Mixing things up
14 October 2013
Mixing and grinding samples is important in many chemistry experiments, but is time consuming and labour intensive when done by hand. Hasok Chang, in research carried out while he was Professor of History and Philosophy of Science at UCL, uncovered evidence of an experiment in the 18th century which involved four weeks of shaking, all done by hand.
Scientists today have it much easier, with a range of devices to help. The photo above shows a magnetic stirrer: a rotating magnetic field coming from the equipment makes a small metal stirring device spin rapidly in the flask above, and can keep the liquid moving indefinitely.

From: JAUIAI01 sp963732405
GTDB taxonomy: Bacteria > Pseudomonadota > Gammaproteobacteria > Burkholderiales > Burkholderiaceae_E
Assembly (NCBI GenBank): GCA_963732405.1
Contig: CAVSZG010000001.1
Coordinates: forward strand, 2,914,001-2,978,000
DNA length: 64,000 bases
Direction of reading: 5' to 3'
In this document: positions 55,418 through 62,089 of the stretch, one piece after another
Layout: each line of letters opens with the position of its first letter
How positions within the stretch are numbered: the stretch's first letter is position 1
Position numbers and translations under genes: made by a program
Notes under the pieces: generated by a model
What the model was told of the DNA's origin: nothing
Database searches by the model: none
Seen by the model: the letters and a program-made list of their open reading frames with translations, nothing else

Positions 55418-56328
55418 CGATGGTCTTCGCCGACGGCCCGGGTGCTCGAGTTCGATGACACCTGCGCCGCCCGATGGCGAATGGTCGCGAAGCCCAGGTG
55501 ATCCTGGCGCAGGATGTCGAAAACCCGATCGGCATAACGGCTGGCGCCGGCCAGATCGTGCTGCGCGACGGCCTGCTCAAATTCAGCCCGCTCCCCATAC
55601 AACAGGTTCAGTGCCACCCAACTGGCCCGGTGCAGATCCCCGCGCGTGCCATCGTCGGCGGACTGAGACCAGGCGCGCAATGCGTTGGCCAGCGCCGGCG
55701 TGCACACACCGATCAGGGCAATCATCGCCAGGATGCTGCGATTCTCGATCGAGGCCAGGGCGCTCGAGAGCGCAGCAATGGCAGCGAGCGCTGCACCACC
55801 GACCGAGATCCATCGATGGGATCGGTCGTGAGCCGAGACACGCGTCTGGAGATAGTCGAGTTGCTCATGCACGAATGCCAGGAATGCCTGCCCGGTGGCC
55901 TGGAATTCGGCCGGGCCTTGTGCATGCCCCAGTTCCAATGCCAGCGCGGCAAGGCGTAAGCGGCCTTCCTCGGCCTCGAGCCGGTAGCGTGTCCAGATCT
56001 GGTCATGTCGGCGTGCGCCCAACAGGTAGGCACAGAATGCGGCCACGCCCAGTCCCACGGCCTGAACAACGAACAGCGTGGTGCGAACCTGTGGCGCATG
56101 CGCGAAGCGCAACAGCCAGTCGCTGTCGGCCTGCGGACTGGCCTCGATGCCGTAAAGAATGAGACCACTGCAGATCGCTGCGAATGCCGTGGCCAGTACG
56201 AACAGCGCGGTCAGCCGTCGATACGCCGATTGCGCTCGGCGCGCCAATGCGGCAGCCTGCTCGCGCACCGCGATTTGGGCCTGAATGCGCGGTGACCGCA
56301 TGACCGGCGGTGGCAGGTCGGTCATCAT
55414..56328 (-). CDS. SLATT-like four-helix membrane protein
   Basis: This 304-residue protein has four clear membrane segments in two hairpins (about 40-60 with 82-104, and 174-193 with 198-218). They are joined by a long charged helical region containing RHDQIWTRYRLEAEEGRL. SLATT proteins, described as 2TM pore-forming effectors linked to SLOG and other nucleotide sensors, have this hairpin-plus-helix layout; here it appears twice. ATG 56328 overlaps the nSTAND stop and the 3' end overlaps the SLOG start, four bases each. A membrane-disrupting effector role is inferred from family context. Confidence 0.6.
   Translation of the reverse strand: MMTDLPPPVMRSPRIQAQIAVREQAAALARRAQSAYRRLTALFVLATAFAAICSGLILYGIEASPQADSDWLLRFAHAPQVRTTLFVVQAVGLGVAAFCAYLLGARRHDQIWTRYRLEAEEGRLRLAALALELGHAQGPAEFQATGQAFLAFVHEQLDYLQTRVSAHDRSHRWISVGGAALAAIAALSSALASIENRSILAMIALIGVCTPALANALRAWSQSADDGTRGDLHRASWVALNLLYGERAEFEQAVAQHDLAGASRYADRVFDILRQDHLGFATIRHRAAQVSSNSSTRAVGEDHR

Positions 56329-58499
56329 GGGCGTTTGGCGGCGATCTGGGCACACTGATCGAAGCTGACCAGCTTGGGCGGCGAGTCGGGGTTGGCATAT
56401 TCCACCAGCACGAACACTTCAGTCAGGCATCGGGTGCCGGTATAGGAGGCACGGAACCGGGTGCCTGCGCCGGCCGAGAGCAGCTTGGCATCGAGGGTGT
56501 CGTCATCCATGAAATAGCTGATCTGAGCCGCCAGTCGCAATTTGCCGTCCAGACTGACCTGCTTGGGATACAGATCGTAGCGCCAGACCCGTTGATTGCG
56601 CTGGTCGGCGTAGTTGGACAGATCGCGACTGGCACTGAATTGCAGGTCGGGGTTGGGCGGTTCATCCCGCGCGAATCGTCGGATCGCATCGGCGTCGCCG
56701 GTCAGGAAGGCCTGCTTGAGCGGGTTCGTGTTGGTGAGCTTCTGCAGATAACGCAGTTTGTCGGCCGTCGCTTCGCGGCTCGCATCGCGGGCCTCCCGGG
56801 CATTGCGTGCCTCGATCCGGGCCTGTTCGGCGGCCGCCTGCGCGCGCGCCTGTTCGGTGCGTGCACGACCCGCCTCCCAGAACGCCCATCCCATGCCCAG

This magnetic stirrer is being used for undergraduate teaching in UCL's Turner Laboratory.
Another approach, below, is the roller-mixer.
The grey cylinders roll and rock, and samples left in sealed containers get gently agitated. In the photo above, the apparatus is being used to grind up material: inside the sealed containers, scientists have put ball bearings, which slowly grind a sample to a fine powder over a period of hours or even days.
In this case, the equipment is being used by UCL's Clean Materials Technology Group, in order to make fine powders for use in catalytic applications.
Photo credit: O. Usher (UCL MAPS)
High resolution image
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